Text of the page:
WAIKAPU - A Washington state-based company tied to the president of development firm Pacific Rim Land plans to build an $8 million light industrial subdivision in Waikapu.
The 31-acre lot along Waiko Road would be subdivided to create 41 lots ranging in size from 10,000 square feet to 78,000 square feet, according to a final environmental assessment recently filed by landowner Waiko Industrial Investment LLC.
The Maui Planning Commission recently issued a "finding of no significant impact" based on the project's final environmental review.
Pacific Rim Land President John Zapotocky is listed as vice president of Waiko Industrial Investment's parent company, which is also incorporated in Washington state.
The company's consultant, Wailuku-based V. Bagoyo Development Consulting Group, was authorized to pursue the needed land use approvals for the project, according to a letter filed with the environmental assessment.
Vince Bagoyo said the industrial subdivision is still in the early planning phase, and added that, to proceed, he needs to seek a community plan amendment, a zoning change from agricultural to light industrial and a state land use district amendment designation from agricultural to urban.
Bagoyo noted that the property has been included in the proposed urban-growth boundaries of the draft Maui Island Plan under review by the Maui County Council.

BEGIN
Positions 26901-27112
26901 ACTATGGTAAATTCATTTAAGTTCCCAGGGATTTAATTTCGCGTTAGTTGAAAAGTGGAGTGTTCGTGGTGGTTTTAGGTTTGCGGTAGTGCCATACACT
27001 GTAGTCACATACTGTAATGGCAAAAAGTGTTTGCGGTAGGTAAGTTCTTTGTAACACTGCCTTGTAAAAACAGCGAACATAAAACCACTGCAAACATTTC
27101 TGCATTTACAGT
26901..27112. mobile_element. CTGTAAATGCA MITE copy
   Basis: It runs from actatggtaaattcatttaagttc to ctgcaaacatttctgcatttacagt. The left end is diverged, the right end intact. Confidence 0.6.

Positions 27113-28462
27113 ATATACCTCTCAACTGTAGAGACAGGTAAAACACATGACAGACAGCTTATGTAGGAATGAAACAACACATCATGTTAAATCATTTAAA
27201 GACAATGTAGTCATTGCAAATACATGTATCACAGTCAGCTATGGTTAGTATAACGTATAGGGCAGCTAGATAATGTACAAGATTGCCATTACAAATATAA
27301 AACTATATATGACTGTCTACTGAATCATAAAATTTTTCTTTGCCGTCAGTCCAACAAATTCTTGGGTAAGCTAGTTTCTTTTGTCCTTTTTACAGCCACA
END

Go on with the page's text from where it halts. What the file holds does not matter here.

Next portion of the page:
The proposed site is a U-shaped lot that wraps around the existing Consolidated Baseyard light industrial park on Waiko Road.
The company bought the land from Alexander & Baldwin two years ago, and says it hasn't been used for agriculture in recent years. Most of the property is used as horse pasture, with 4 acres used as a permitted construction equipment and material storage facility, according to the environmental assessment.
The project's market study says there is strong demand for reasonably priced industrial lots in Central Maui.
Proposed site improvements, which could cost up to $10 million, include building a drainage system, internal roadways, utilities and a private wastewater system.
The subdivision would use existing privately owned wells in the neighboring Consolidated Baseyard for water.
In commenting on the project's environmental review, the Department of Planning's Long Range Division said it supports the location of the proposed subdivision.
"The proposed project falls within the proposed urban-growth boundaries of the draft Maui Island Plan, and thus conforms to an island growth strategy that encourages development of land in proximity to major work and employment centers and existing infrastructure," said Simone Bosco, senior planner with the division.
* Nanea Kalani can be reached at email@example.com.